Defendant Wells Fargo Bank holds a home equity line of credit mortgage on the Property dated October 11, 2006, for the amount of $108,000, given by Sheldon as mortgagor in favor of Wells Fargo (the "Wells Fargo mortgage"). The Wells Fargo mortgage was recorded on November 2, 2006, as Document No. 4323697 with the Office of the Hennepin County Recorder, and on June 17, 2008, with the Hennepin County Office of the Registrar of Titles as Document No. 9148061. (Id. ¶ 6, Ex. 3.) The Wells Fargo mortgage also utilized an abbreviated version of the legal description. (Id.) The United States, through the Internal Revenue Service ("IRS"), holds an unreleased Notice of Federal Internal Revenue Tax Lien or Abstract of Judgment against Sheldon dated November 29, 2006, in the amount of $38,062.89 (the "Federal Tax Lien").3 The Federal Tax Lien was recorded with the Office of the Hennepin County Recorder on December 11, 2006, as Document No. 8905640. (Skrypek Aff. ¶ 7, Ex. 4.) MERS' Complaint sought to reform the MERS mortgage by correcting the legal description for Parcel 2 of the Property. In addition, MERS sought a court order declaring that the MERS Mortgage took priority over the interests of Citibank, Wells Fargo, and the federal tax lien. DISCUSSION Summary judgment is proper if there are no disputed issues of material fact and the moving party is entitled to judgment as a matter of law. Fed. R. Civ. P. 56(c). The Court must view the evidence, and the inferences that may be reasonably drawn from the
As of September 19, 2008, the value of the federal tax lien was $40,427.48.
evidence, in the light most favorable to the nonmoving party. Enter. Bank v. Magna Bank of Mo., 92 F.3d 743, 747 (8th Cir. 1996). However, as the Supreme Court has stated, "[s]ummary judgment procedure is properly regarded not as a disfavored procedural shortcut, but rather as an integral part of the Federal Rules as a whole, which are designed `to secure the just, speedy and inexpensive determination of every action.'" Celotex Corp. v. Catrett, 477 U.S. 317, 327 (1986) (quoting Fed. R. Civ. P. 1). The moving party bears the burden of showing that there is no genuine issue of material fact and that it is entitled to judgment as a matter of law. Enter. Bank, 92 F.3d at 747. The nonmoving party must demonstrate the existence of specific facts in the record that create a genuine issue for trial. Krenik v. County of Le Sueur, 47 F.3d 953, 957 (8th Cir. 1995). A party opposing a properly supported motion for summary judgment "may not rest upon mere allegations or denials of his pleading, but must set forth specific facts showing that there is a genuine issue for trial." Anderson v. Liberty Lobby, Inc., 477 U.S. 242, 256 (1986). State law determines the nature and extent of a taxpayer's interest in property. Minn. Dept. of Revenue v. United States, 184 F.3d 725, 728 (8th Cir. 1999) (citing Aquilino v. United States, 363 U.S. 509, 513 (1960) (other citations omitted)). But federal law "governs the relative priority accorded to the competing liens asserted against the property of the delinquent taxpayer." Id. (citing Aquilino, 363 U.S. at 513-14). "Federal tax liens do not automatically have priority over all other liens. Absent provision to the contrary, priority for purposes of federal law is governed by the common-law principle that `the first in time is the first in right.'" Id. (quoting United 5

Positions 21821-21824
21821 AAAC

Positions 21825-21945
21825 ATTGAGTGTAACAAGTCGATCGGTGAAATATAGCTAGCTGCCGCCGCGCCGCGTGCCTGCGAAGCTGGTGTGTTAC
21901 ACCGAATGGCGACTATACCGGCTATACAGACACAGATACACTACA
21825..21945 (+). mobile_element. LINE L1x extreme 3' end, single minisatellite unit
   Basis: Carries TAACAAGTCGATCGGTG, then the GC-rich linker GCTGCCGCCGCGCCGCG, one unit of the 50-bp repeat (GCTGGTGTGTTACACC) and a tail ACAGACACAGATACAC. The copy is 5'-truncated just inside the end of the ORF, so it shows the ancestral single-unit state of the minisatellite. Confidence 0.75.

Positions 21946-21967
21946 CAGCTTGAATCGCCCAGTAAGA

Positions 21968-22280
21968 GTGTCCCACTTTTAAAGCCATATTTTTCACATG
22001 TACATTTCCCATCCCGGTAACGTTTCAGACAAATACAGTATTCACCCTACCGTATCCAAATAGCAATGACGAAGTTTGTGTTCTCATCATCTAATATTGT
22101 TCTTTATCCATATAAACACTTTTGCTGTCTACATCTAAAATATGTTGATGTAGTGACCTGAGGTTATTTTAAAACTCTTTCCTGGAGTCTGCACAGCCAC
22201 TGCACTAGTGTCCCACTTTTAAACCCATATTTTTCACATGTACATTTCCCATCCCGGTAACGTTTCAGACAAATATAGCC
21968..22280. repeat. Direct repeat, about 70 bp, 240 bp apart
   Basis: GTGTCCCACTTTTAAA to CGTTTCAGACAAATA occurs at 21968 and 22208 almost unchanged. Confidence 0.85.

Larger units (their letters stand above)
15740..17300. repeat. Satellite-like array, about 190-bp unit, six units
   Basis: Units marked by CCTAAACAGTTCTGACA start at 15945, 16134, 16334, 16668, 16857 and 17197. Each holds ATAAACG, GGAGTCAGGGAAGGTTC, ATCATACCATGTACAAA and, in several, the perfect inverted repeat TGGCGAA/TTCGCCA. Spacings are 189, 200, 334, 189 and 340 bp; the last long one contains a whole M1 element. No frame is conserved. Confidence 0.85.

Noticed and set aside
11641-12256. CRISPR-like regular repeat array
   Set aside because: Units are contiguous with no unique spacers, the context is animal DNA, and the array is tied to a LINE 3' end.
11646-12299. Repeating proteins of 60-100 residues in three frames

States v. McDermott, 507 U.S. 447, 449 (1993); and United States v. City of New Britain, 347 U.S. 81, 87 (1954) (other citations omitted)). Under federal law, the priority of a lien depends on the time that the lien attached to the property in question and when the lien became choate. Minn. Dept. of Revenue, 184 F.3d at 728 (citations omitted).4 It is a question of federal law as to when a lien has become choate or perfected. United States v. Pioneer Am. Ins. Co., 374 U.S. 84, 88 (1963). "Choate state-created liens take priority over later federal tax liens." Id. "A state-created lien is `choate' for `first in time' purposes only when it has been `perfected' in the sense that there is nothing more to be done, i.e., when `the identity of the lienor, the property subject to the lien, and the amount of the lien are established.'" Minn. Dept. of Revenue, 184 F.3d at 728 (quoting New Britain, 347 U.S. at 84). The test for choateness or perfection "requires that the creditor [has] the right to summarily enforce its lien." Id. (citing United States v. Vermont, 377 U.S. 351, 359 (1964)). In its Motion for Summary Judgment, MERS asserts that its mortgage is a choate lien. Specifically, MERS contends that the MERS mortgage properly identifies MERS as the mortgagee, clearly indicates that the original principal amount was $502,500, and Federal law regarding lien priority differs from state law in this regard. Under Minnesota law, a bona fide purchaser can avoid prior conveyances that have not been recorded in accordance with the law. In re Vondall, 364 B.R. 668, 670 (B.A.P. 8th Cir. 2007) (citing Minn. Stat. § 507.34). A bona fide purchaser is one who "in good faith pays value for an interest in property without actual, constructive, or implied notice of the inconsistent, outstanding rights of others." Id. at 671. Constructive notice is limited to what is set forth on the face of the mortgage, and a mortgage with a defective legal description "does not provide constructive notice to subsequent purchasers unless the subject property can be determined with reasonable certainty or the defect is apparent on the face of the mortgage." Id. (citations omitted).